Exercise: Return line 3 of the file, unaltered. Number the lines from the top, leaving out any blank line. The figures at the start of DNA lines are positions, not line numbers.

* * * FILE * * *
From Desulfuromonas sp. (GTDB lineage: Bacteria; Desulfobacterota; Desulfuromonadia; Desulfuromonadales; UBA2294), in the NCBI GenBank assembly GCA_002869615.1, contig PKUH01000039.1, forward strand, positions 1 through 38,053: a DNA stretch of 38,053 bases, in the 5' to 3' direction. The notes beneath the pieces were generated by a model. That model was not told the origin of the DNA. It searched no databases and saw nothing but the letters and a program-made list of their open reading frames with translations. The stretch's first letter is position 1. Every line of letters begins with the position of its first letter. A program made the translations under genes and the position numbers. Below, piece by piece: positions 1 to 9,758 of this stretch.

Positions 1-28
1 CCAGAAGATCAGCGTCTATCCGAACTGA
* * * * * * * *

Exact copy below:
1 CCAGAAGATCAGCGTCTATCCGAACTGA